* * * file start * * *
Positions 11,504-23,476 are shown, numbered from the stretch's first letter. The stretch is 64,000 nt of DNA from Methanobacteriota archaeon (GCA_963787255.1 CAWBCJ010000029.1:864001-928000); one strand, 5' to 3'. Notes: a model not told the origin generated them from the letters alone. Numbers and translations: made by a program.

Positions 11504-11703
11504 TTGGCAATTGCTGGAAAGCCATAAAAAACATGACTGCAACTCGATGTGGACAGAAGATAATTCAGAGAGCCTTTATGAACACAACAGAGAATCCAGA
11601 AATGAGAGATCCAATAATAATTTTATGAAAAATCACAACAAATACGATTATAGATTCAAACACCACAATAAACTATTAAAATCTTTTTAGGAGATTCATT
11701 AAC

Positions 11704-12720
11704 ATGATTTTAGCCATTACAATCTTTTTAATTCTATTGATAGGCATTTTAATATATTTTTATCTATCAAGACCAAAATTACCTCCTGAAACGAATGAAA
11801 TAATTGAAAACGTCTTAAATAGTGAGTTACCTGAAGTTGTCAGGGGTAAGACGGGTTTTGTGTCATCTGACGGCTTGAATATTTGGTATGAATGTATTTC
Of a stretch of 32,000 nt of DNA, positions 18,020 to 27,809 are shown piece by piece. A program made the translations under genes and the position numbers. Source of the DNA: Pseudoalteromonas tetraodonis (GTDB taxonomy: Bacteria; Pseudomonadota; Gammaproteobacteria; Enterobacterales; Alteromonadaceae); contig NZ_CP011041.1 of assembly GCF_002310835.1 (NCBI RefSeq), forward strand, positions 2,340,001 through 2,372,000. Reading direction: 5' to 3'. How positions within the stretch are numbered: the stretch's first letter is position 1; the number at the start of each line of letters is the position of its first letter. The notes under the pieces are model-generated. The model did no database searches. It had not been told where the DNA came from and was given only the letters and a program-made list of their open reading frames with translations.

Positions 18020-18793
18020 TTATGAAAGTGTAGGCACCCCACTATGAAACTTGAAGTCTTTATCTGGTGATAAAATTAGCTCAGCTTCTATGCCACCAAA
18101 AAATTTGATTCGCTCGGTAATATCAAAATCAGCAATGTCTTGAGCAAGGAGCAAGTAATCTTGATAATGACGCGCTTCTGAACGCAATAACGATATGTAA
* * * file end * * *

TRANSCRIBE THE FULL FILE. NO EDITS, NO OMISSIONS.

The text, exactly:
Positions 11,504-23,476 are shown, numbered from the stretch's first letter. The stretch is 64,000 nt of DNA from Methanobacteriota archaeon (GCA_963787255.1 CAWBCJ010000029.1:864001-928000); one strand, 5' to 3'. Notes: a model not told the origin generated them from the letters alone. Numbers and translations: made by a program.

Positions 11504-11703
11504 TTGGCAATTGCTGGAAAGCCATAAAAAACATGACTGCAACTCGATGTGGACAGAAGATAATTCAGAGAGCCTTTATGAACACAACAGAGAATCCAGA
11601 AATGAGAGATCCAATAATAATTTTATGAAAAATCACAACAAATACGATTATAGATTCAAACACCACAATAAACTATTAAAATCTTTTTAGGAGATTCATT
11701 AAC

Positions 11704-12720
11704 ATGATTTTAGCCATTACAATCTTTTTAATTCTATTGATAGGCATTTTAATATATTTTTATCTATCAAGACCAAAATTACCTCCTGAAACGAATGAAA
11801 TAATTGAAAACGTCTTAAATAGTGAGTTACCTGAAGTTGTCAGGGGTAAGACGGGTTTTGTGTCATCTGACGGCTTGAATATTTGGTATGAATGTATTTC
Of a stretch of 32,000 nt of DNA, positions 18,020 to 27,809 are shown piece by piece. A program made the translations under genes and the position numbers. Source of the DNA: Pseudoalteromonas tetraodonis (GTDB taxonomy: Bacteria; Pseudomonadota; Gammaproteobacteria; Enterobacterales; Alteromonadaceae); contig NZ_CP011041.1 of assembly GCF_002310835.1 (NCBI RefSeq), forward strand, positions 2,340,001 through 2,372,000. Reading direction: 5' to 3'. How positions within the stretch are numbered: the stretch's first letter is position 1; the number at the start of each line of letters is the position of its first letter. The notes under the pieces are model-generated. The model did no database searches. It had not been told where the DNA came from and was given only the letters and a program-made list of their open reading frames with translations.

Positions 18020-18793
18020 TTATGAAAGTGTAGGCACCCCACTATGAAACTTGAAGTCTTTATCTGGTGATAAAATTAGCTCAGCTTCTATGCCACCAAA
18101 AAATTTGATTCGCTCGGTAATATCAAAATCAGCAATGTCTTGAGCAAGGAGCAAGTAATCTTGATAATGACGCGCTTCTGAACGCAATAACGATATGTAA